New Legislation Expedites Provincial Infrastructure, Reduces Red Tape, and Allows Off-Peak Deliveries
The Minister of Transportation, the Honourable Caroline Mulroney, announced legislation Thursday, the Ontario Rebuilding and Recovery Act, 2020, extending a range of measures to build provincial infrastructure faster by reducing planning and administrative time to construction and providing a “backstop” if agreements cannot be reached. Measures include:
- Transit: Expanding designations for major provincial transit projects streamlining project management and accelerating development as under the Building Transit Faster Act. The legislation also amends the Transit Oriented Communities Act to exempt Hearings of Necessity under the Expropriations Act for provincial transit projects and allows the government to pursue new types of commercial arrangements.
- Highways: Amends the Public Service Works on Highways Act to require utility owners to relocate infrastructure in the highway corridor, facilitating faster construction.
- Long-Term Care: The announcement signals the potential use of Minister’s Zoning Orders (MZO) to facilitate the building of long-term care residences.
- Broadband: Expansion of broadband to unserved and underserved areas and incentivizing private sector investments.
- Municipal Tools: Intention to consult municipalities on additional tools and powers required to expedite critical local infrastructure projects.
- Skills Development: Leveraging recent apprenticeship system investments to build a workforce pipeline in the skilled trades.
In announcing the initiative, the government noted the powers were meant as a “backstop” and it would work with municipal governments to move infrastructure projects forward. AMO supports the commitment to work in partnership. The creation of new long-term care beds, as well as other forms of housing as development, are priorities AMO has long supported. To move forward effectively, AMO advocates that the Province work with municipal Councils and staff to address local interests and garner municipal support before a MZO is issued or other “backstop” powers are used for projects.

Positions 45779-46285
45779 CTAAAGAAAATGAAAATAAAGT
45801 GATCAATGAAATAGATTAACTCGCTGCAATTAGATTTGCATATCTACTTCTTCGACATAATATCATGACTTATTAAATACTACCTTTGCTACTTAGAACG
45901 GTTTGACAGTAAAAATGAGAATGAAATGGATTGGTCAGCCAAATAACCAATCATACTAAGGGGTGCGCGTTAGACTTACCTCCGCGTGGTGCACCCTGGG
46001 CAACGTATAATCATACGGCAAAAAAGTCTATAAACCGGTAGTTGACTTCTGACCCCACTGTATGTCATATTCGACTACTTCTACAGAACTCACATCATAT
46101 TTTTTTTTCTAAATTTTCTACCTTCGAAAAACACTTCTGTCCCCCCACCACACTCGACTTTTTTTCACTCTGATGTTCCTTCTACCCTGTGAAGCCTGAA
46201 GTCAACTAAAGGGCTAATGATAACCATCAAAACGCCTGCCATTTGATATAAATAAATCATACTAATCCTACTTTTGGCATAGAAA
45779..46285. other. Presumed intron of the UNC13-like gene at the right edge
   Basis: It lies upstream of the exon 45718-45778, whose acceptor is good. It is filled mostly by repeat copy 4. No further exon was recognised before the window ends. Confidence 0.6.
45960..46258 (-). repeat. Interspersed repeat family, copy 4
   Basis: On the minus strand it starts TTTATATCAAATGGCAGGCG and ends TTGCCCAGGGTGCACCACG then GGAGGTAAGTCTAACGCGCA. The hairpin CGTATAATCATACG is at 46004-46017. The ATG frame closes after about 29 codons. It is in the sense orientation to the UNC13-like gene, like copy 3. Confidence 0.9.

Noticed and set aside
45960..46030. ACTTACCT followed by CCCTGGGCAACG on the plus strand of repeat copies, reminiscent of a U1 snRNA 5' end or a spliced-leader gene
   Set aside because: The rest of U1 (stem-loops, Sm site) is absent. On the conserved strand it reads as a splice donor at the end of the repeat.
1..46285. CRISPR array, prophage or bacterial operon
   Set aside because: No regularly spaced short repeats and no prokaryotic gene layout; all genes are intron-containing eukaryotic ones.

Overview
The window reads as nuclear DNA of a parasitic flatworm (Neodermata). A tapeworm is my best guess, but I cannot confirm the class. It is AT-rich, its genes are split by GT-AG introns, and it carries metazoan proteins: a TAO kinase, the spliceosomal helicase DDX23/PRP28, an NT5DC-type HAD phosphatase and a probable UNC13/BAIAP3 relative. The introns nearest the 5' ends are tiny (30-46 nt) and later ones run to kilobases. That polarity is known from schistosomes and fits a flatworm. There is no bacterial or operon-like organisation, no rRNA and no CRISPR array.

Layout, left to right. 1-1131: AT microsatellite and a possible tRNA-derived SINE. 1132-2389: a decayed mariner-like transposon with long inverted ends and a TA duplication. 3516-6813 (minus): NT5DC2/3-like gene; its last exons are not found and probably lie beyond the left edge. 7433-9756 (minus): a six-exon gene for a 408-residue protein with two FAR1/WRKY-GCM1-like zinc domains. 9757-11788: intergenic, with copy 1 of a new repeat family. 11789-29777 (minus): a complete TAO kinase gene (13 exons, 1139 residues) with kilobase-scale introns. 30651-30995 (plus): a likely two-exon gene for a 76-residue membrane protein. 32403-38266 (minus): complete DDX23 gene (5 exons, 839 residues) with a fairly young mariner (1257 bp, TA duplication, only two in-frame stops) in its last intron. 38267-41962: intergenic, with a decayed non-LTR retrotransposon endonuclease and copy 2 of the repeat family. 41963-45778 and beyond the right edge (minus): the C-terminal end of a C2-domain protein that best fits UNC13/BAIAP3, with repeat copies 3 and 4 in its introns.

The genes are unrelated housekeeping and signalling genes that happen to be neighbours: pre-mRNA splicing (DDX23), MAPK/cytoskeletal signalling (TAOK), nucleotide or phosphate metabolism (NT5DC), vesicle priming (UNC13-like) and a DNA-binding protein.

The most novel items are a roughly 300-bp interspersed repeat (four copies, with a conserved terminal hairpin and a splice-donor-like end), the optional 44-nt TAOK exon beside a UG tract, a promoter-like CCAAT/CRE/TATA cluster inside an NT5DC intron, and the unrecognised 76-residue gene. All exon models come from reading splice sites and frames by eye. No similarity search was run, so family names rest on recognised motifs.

Reducing Red Tape and Off-Peak Deliveries
Removing constraints for local governments and businesses is the subject of two Bills introduced recently by the Honourable Prabmeet Sakaria, Associate Minister of Small Business and Red Tape Reduction. Bill 213, Better for People, Smarter for Business Act includes many changes to current laws such as amendments to inter-city passenger transportation services, electronic reporting for municipal wastewater utilities, smart metering, grandfathering infrastructure projects, ground water permits requiring municipal council approval, amongst others. AMO staff are currently analyzing sections of this Omnibus Bill for municipal impacts and will provide an update shortly.
Bill 213 also proposes to exempt publicly assisted universities from municipal development charges affecting five communities in Ontario. Recognizing that university campuses provide broad economic and other benefits to communities, AMO is concerned that the move erodes the principle that "growth pays for growth" and municipal discretion to grant exemptions.
Associate Minister Sakaria’s second piece of legislation, Bill 215, Main Street Recovery Act, changes the way municipal noise by-laws regulate commercial deliveries, aiming to make it easier and faster to get goods to companies and individuals. The Act builds on changes in some municipalities and provincial pandemic orders allowing off-peak deliveries and comes as online ordering in response to social distancing requirements becomes more widespread. If passed, municipalities will have the ability to designate times and zones where deliveries are limited. The Bill also increases fines for unlicensed passenger transportation services.
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